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such is life (a true story of love and war)

In my last post, I shared the story of a young Russian couple who were miraculously reunited after long years apart.  I thought here might be a nice place to share a similar tale, from Kuramitsu/Nakamura family lore: the story of my great uncle Clark, presented to the best of my recollection.

Sadamu “Clark” Nakamura was a college student living in Sacramento, California when he received a notice from the United States government that he had to report for “evacuation.”  In the time that followed, he lost his property, his work towards a college degree, and was illegally incarcerated in a concentration center called Tule Lake.  Not long after, desperate to prove his loyalty to a country that betrayed him, he volunteered to fight in a racially segregated combat unit that served in France, Germany, and Italy.  This unit would later become the most decorated army unit in United States military history.

this is the kind of place my uncle was shipped off to

this is the kind of american wasteland my uncle was incarcerated in

While abroad, my uncle Clark met a beautiful Italian girl.  The two of them fell in love, and he asked her to marry him, but her mother wouldn’t allow it.  However, they still remained close.  After the war ended, Clark moved back to the United States.  Not even knowing if he would have a home to return to in California (he didn’t), he gave her his family’s address in Hakalau, Hawai’i.  Over the next few years, she would write him long letters of love and longing.  However, his Japanese-speaking mother didn’t know what these letters meant, or what they were, and she squirreled them away and never told him a thing.  Clark thought of her often for a while, but eventually got married to someone else, had a family.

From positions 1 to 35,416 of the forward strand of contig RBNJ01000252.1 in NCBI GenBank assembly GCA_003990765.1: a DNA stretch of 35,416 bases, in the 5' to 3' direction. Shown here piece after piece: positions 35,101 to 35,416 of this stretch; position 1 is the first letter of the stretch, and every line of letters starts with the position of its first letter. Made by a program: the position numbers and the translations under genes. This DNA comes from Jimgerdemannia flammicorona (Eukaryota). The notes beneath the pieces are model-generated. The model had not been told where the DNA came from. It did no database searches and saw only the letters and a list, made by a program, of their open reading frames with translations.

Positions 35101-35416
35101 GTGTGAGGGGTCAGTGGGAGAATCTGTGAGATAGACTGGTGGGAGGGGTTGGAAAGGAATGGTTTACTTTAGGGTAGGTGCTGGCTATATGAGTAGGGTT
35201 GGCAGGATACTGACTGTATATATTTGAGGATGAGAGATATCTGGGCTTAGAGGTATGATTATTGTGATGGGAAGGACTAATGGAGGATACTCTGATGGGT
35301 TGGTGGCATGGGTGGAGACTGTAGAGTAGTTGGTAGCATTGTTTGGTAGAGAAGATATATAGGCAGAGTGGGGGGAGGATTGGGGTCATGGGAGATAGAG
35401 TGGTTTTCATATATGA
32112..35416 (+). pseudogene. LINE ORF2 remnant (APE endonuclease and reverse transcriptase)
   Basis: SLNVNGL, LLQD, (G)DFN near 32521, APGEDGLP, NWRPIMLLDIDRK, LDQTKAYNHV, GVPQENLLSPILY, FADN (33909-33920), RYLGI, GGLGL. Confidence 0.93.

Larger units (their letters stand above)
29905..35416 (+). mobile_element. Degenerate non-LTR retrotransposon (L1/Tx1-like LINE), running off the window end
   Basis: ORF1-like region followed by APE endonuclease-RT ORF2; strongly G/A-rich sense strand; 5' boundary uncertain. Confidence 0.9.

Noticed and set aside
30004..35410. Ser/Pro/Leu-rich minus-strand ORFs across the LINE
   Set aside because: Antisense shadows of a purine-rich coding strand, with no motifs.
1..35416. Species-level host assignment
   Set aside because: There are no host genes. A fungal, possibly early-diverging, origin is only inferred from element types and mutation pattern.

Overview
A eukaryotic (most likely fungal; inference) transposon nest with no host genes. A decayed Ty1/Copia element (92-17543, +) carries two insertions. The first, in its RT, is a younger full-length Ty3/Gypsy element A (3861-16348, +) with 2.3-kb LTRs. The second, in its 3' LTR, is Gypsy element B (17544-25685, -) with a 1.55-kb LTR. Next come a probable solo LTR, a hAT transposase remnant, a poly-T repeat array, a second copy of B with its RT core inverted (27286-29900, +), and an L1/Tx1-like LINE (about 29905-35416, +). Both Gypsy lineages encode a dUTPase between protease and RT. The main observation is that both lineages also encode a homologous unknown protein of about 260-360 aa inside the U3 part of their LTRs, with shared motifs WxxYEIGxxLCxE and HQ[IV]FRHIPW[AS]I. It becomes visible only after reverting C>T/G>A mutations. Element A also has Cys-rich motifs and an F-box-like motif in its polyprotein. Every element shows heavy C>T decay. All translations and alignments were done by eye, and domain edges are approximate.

Tens of years later, after his mother and his first wife passed, he found these heart wrenching letters in a box in their family home.  Outraged and exhilarated, he set out on this half-cocked search for this special woman, moving towards his goal with reckless hope.

He first wrote a letter to the mayor of the town he originally met this girl in, asking about her family name and any possible news of them.  A few weeks later he got a response from a city official which said that the family moved to another town many, many years ago.  He then wrote to the mayor of that town and, after another tepid waiting period, was subsequently informed that many years ago the girl’s family moved to a little place called, oh, Rome.

Not one to give up, my uncle then wrote to the mayor of the city of Rome, explaining his entire predicament: Japanese American G.I. Stationed in Italy During WWII, Looking for Lost Love.  My family still has a copy of the story that ran on the front page of Rome’s biggest newspaper, which reprinted Clark’s petition in full and asked the public for aid in finding this girl.

Not too long afterwards, my uncle received a letter postmarked from Italy.  He opened the letter with trembling hands.  The son of the woman he had been seeking had seen the letter, and wrote to my uncle in the stead of his mother.  The young man was overjoyed at Clark’s tale, he said, but his mom had actually passed away just a couple of years ago.  She never did get to reconnect.

There’s a phrase that many folks in the Japanese American community use, especially our elders, whenever emotions run high and life becomes difficult.  Shikata ga nai.  Nothing can be done about it.  It cannot be helped.  Though my personal sense of North American individualism (and Arminian self-determination) naturally challenges this deterministic philosophy, this teaching is what has helped many members of our community get through the nastiest curveballs and trauma that life can bring us.

After he finishes telling the story, my uncle always glances downwards with a wistful look: “how she would have liked to hear from me.  How happy she would have been.”  I can’t help but thinking how happy he too, would have been.  How things might have been so different, if only he was able to recapture fate and find this woman again.  This is a pretty amazing, crushing story and people often ask to hear it, so I’ve heard it on several occasions.  Each time my uncle tells it, without fail, the tale is concluded in the same way: Clark closes his eyes and smiles tightly and says only “but such is life.”

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